Degree Completion Plans (Sophomore)
If you’ve ever picked up a community college course catalog, it might seem overwhelming. How do you know what classes to take? How do you know those classes will transfer to a university degree program? If you are considering possibly pursuing dual enrollment, enrolling in a community college or taking an AP or CLEP test then you need to understand the degree completion plan.
What is a degree completion plan?
A degree completion plan (DCP) is exactly what its name implies: a plan for completing your degree. Each plan is specific to a major of study, e.g., Biology, Creative Writing, or Russian Literature. Every college website will have links to their specific programs of study and typically, a corresponding DCP for that program. The DCP lists all the classes you need to take in order to graduate with that degree.
How do I use a DCP?
Because the DCP lists all the classes a student needs to graduate, homeschool parents can use it to determine which classes can be completed during high school using dual enrollment (at your community college or online) and/or CLEP tests and AP classes. The DCP will list all the general education requirements (usually 100-200 or 1000-2000 level classes) which are the ones you will choose from for dual credit or CLEP testing. Third and fourth level classes must generally be taken on-site at the university or through their online program, if they have one.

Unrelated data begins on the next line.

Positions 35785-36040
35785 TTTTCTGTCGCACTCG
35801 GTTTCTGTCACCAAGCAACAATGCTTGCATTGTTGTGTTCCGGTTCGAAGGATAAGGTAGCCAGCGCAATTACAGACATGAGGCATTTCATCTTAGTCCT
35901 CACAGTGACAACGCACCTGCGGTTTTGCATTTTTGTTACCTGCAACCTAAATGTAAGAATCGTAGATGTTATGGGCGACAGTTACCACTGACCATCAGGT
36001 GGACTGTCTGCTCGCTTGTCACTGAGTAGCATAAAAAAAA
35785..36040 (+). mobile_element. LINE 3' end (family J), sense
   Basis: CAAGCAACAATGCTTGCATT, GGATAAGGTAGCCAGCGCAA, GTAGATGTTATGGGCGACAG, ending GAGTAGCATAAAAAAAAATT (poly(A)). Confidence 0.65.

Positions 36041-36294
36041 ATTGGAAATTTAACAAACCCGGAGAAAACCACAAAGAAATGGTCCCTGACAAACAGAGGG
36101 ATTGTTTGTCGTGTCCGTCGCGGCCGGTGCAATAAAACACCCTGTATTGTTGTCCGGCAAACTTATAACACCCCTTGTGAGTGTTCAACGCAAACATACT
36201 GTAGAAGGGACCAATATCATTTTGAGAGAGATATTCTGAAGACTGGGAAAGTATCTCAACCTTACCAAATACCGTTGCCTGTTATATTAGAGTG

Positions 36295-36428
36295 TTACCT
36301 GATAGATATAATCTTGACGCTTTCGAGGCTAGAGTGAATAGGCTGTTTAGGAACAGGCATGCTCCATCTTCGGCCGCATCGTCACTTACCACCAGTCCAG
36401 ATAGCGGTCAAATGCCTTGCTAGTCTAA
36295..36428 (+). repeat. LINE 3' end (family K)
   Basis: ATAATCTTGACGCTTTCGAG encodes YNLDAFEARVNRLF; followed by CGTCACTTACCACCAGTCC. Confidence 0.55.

The DCP provides a tangible way to track a student’s progress beyond a transcript. By following the DCP and staying in communication with the school, you can in some instances achieve as many as 60 credits (half a standard Bachelor’s degree program!) while still in high school. This saves an incredible amount of time and money!
Complications with DCPs.
While degree completion plans are indeed good news, they are subject to change as universities adjust their program structure. If you print a DCP off a university website in your student’s 10th-grade year, that same DCP may have different classes by the time he’s a senior. It’s important to stay in communication with the college’s admissions office to guarantee that the classes you are taking will indeed transfer to that school.
Be aware that while many community colleges have Guaranteed Admission Agreements (GAA) with state and private universities, guaranteeing the transfer of general education credits, not all of those credits will fulfill program requirements. What this means is that math class your student took might transfer in as an elective, and he’d still have to take math when he got to the university! Since no one wants to take math twice, be sure to check the college website each year to make sure the DCP hasn’t changed, and that transfer policies (number of credits allowed to transfer in) haven’t changed either.
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